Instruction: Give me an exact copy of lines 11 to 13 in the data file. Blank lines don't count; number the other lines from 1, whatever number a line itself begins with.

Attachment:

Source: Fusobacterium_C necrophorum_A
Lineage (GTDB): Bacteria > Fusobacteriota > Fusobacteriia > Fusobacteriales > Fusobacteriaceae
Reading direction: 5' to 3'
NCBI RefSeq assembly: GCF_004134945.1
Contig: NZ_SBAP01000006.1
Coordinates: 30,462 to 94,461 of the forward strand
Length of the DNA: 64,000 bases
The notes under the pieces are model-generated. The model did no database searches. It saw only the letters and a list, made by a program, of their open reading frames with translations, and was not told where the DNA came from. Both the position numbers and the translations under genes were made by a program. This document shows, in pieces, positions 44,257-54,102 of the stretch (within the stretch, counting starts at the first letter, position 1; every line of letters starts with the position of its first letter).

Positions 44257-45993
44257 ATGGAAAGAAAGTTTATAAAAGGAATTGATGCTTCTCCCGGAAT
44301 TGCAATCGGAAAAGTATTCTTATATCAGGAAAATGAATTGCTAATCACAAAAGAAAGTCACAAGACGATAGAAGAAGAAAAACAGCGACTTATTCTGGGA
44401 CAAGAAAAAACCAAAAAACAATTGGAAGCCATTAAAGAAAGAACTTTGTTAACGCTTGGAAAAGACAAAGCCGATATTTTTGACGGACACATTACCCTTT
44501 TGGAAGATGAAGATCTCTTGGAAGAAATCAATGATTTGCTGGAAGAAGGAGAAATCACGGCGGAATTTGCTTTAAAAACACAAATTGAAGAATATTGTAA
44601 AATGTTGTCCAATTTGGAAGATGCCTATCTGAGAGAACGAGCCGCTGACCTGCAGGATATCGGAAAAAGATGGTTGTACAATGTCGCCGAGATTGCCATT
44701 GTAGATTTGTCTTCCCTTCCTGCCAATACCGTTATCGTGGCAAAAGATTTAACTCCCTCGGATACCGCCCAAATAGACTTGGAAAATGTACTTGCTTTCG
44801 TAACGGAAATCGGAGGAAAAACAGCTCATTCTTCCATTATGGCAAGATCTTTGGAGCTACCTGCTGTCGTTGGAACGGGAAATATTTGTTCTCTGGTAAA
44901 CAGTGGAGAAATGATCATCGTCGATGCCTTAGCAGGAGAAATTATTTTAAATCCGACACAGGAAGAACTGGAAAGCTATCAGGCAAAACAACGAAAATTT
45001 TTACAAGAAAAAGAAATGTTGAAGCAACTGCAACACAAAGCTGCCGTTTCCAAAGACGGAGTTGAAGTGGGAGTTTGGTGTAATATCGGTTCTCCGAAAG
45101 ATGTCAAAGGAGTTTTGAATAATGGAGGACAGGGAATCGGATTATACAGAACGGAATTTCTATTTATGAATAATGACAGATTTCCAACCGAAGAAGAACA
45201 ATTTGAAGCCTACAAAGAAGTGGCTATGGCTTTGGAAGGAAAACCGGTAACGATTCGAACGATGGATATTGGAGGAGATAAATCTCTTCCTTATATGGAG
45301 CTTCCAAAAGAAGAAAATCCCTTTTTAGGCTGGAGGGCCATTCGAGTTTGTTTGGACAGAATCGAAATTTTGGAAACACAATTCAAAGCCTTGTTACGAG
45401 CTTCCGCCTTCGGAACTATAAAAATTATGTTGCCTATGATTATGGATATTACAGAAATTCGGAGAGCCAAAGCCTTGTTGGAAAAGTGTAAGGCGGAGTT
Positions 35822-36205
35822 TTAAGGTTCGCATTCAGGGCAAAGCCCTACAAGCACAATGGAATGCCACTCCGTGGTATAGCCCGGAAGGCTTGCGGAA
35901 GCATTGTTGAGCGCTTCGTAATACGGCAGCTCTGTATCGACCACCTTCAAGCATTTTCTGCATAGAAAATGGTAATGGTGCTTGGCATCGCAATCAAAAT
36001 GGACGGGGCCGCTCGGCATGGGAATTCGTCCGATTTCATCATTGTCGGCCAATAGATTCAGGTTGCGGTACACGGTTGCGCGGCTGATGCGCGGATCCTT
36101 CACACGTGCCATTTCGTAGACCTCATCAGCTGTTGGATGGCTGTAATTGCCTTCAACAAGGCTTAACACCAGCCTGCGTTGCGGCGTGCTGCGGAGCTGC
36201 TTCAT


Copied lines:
44301 TGCAATCGGAAAAGTATTCTTATATCAGGAAAATGAATTGCTAATCACAAAAGAAAGTCACAAGACGATAGAAGAAGAAAAACAGCGACTTATTCTGGGA
44401 CAAGAAAAAACCAAAAAACAATTGGAAGCCATTAAAGAAAGAACTTTGTTAACGCTTGGAAAAGACAAAGCCGATATTTTTGACGGACACATTACCCTTT
44501 TGGAAGATGAAGATCTCTTGGAAGAAATCAATGATTTGCTGGAAGAAGGAGAAATCACGGCGGAATTTGCTTTAAAAACACAAATTGAAGAATATTGTAA